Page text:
CPR in medical schools: learning by teaching BLS to sudden cardiac death survivors – a promising strategy for medical students?
- Equal contributors
Department of Emergency Medicine, Medical University of Vienna, Austria Waehringer Guertel 18-20, 1090 Vienna, Austria
BMC Medical Education 2006, 6:27 doi:10.1186/1472-6920-6-27Published: 28 April 2006
Cardiopulmonary resuscitation (CPR) training is gaining more importance for medical students. There were many attempts to improve the basic life support (BLS) skills in medical students, some being rather successful, some less. We developed a new problem based learning curriculum, where students had to teach CPR to cardiac arrest survivors in order to improve the knowledge about life support skills of trainers and trainees.
Medical students who enrolled in our curriculum had to pass a 2 semester problem based learning session about the principles of cardiac arrest, CPR, BLS and defibrillation (CPR-D). Then the students taught cardiac arrest survivors who were randomly chosen out of a cardiac arrest database of our emergency department. Both, the student and the Sudden Cardiac Death (SCD) survivor were asked about their skills and knowledge via questionnaires immediately after the course. The questionnaires were then used to evaluate if this new teaching strategy is useful for learning CPR via a problem-based-learning course. The survey was grouped into three categories, namely "Use of AED", "CPR-D" and "Training". In addition, there was space for free answers where the participants could state their opinion in their own words, which provided some useful hints for upcoming programs.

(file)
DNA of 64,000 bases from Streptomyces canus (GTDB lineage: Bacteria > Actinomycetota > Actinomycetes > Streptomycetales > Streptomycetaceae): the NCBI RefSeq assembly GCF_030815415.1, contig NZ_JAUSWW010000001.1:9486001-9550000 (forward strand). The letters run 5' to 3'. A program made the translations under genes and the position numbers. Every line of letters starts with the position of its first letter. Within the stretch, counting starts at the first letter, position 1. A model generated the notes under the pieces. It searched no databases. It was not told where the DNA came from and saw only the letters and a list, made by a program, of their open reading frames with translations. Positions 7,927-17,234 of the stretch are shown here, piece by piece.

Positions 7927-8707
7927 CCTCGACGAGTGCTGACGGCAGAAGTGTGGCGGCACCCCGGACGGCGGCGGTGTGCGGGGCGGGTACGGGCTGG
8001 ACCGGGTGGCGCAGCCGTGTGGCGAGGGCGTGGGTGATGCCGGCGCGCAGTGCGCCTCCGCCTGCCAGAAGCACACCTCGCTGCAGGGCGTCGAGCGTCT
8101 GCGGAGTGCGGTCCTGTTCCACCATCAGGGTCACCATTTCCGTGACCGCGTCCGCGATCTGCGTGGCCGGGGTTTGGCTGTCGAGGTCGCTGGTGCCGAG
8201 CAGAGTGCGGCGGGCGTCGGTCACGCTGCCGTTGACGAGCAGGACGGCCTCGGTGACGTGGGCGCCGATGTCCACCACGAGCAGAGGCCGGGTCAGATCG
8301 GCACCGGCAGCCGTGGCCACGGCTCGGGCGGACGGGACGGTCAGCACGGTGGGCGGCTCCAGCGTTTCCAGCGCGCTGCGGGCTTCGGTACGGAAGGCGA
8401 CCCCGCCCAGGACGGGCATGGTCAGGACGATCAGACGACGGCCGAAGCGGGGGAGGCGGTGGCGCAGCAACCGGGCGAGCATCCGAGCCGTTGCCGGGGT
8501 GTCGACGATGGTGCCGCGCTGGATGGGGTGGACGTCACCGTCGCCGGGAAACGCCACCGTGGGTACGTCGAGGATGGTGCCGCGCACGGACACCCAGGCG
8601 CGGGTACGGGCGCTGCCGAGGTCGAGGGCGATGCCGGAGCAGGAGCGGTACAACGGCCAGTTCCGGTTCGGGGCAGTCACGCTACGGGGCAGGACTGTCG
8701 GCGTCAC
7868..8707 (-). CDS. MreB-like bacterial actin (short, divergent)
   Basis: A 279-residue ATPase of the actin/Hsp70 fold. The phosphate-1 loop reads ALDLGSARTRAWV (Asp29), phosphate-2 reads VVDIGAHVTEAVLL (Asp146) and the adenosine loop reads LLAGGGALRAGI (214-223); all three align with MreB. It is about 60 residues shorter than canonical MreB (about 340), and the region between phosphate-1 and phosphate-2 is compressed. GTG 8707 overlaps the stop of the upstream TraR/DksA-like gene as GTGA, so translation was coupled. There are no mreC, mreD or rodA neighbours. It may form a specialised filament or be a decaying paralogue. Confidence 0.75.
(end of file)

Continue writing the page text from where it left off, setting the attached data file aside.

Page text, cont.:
This new learning-by-teaching strategy was highly accepted by all participants, the students and the SCD survivors. Most SCD survivors would use their skills in case one of their relatives goes into cardiac arrest (96%). Furthermore, 86% of the trainees were able to deal with failures and/or disturbances by themselves. On the trainer's side, 96% of the students felt to be well prepared for the course and were considered to be competent by 96% of their trainees.
We could prove that learning by teaching CPR is possible and is highly accepted by the students. By offering a compelling appreciation of what CPR can achieve in using survivors from SCD as trainees made them go deeper into the subject of resuscitation, what also might result in a longer lasting benefit than regular lecture courses in CPR.